ERIC Number: EJ1095363
Record Type: Journal
Publication Date: 2016-Mar
Remaking Selves, Repositioning Selves, or Remaking Space: An Examination of Asian American College Students' Processes of "Belonging"
Journal of College Student Development, v57 n2 p135-150 Mar 2016
The importance of "belonging" for college students has been well documented. Students' sense of belonging is closely related to their academic achievement, retention, engagement, satisfaction with student life, mental health, and overall well-being (Astin, 1993; Baumeister & Leary, 1995; Bowman, 2010; Hausmann, Schofield, & Woods, 2007; Hurtado & Carter, 2007; Johnson et al., 2007). Only a few studies have examined Asian American students' sense of belonging (Hsia, 1988; Lee & Davis, 2000; Museus & Maramba, 2010). Scholars who study Asian American college students have suggested that Asian Americans are awkwardly positioned as separate from other students of color vis-à-vis the model minority stereotype (Hsia, 1988; Lee & Davis, 2000). Furthermore, Asian Americans often are viewed as overrepresented on college campuses, yet they remain underserved by campus support programs and resources and overlooked by researchers. This study employed a case study methodology to address the following research question: How do Asian American students navigate through physical and social spaces of higher education? Data collection took place during the 2007-2008 academic year at West University (a pseudonym), a large public research institution on the West Coast of the United States. A non-probability purposive sampling technique was employed to find participants who were undergraduate students and who self-identified as "Asian" or "Asian American." A total of 36 students participated in this study--17 interviewees, 18 photo journalers, and 1 participant who did both an interview and photo journal. Of the pool of student participants, 69.4% were female and 30.6% were male. The majority of the sample (75%) were students in their third or fourth year of college. The researcher conducted a total of 18 semi-structured interviews, each lasting approximately 1.5 hours, using an interview guide. Photo journals were kept by 19 students for a minimum of one week. Photo journalers were asked to: "Take pictures of things, people, and places that have meaning and significance to you. Create photographs that help develop a portrait of you and of your everyday life." Several notable themes emerged from the interview and photo journal data that reveal how students experience various campus spaces differently and how they understand what it means for their Asian American bodies to be in those spaces. Interviews and pictures taken by student photo journalers highlighted possible reasons for students' varying levels of belonging. For many students in this study, being Asian American in this space raised questions of fit and, in many cases, a lack of fit. In certain moments, Asian American students felt as though they belonged. In other moments they felt different, judged, or out of place. This fluctuation of students' sense of belonging was particularly evident in two realms: social and academic. For these students, belonging was not a state of being to attain; rather, it was a "process" that involved remaking themselves, repositioning themselves, or remaking space to increase belonging.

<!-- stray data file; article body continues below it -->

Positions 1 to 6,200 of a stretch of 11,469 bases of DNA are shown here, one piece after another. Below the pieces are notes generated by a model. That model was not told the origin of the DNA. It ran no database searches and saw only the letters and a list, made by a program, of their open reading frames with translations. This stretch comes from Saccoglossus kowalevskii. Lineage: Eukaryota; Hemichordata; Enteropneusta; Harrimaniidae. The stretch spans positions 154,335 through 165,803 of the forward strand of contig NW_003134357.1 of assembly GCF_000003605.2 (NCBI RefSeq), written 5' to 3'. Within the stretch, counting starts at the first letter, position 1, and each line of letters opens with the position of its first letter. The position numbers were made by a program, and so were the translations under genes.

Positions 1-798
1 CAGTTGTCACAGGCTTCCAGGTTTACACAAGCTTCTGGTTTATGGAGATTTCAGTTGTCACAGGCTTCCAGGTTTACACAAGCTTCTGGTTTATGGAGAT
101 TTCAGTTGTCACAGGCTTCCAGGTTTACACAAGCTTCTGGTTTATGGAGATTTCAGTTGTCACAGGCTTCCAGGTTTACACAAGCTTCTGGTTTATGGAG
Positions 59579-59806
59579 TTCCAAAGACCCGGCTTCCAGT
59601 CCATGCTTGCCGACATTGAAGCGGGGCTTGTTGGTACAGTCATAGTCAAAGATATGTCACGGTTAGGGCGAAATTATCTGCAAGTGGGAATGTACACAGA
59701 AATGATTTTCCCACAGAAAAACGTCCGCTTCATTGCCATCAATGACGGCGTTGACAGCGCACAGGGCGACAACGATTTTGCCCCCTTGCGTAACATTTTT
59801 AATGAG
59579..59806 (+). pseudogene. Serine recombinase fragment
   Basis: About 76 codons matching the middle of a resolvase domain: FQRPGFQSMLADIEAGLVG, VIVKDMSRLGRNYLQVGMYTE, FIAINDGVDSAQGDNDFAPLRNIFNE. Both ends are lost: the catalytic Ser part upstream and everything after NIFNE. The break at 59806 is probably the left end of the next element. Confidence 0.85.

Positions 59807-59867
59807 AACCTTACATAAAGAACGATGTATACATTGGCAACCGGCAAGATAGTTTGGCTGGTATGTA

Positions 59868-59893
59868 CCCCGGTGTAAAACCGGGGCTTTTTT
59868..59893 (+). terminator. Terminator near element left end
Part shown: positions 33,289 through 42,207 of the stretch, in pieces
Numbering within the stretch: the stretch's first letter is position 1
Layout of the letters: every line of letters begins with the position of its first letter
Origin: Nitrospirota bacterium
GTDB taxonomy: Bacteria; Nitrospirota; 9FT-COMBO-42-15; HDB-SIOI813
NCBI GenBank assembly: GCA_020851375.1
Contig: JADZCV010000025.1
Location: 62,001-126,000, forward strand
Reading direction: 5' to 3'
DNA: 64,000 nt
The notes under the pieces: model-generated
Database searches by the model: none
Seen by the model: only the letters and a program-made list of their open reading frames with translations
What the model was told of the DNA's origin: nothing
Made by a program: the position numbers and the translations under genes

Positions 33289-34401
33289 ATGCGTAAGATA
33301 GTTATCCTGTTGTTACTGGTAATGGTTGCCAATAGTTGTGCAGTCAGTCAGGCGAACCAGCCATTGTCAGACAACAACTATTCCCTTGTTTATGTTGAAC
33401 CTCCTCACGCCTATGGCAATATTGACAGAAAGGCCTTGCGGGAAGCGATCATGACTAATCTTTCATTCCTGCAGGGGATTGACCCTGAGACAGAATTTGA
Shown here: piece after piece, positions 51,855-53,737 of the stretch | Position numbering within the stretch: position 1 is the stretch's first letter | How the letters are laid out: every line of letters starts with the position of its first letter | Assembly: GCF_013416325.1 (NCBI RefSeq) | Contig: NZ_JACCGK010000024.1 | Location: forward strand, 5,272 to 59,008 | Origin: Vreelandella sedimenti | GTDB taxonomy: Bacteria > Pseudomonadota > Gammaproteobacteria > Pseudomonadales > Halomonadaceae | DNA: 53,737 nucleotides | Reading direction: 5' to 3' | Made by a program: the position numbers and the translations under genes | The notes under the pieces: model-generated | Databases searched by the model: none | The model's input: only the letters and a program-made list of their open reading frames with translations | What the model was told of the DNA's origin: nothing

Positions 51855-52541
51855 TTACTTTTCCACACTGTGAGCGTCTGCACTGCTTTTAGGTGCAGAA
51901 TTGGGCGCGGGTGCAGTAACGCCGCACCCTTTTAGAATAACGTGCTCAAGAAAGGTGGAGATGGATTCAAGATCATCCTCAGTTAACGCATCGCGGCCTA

Descriptors: College Students, Higher Education, Asian American Students, Academic Achievement, Student Development, Case Studies, Semi Structured Interviews, Racial Identification, Attachment Behavior, Student Attitudes, Well Being, Student Satisfaction, Learner Engagement, School Holding Power, Mental Health, Photojournalism, Undergraduate Students, Asians
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Publication Type: Journal Articles; Reports - Research
Education Level: Higher Education; Postsecondary Education
Authoring Institution: N/A
Grant or Contract Numbers: N/A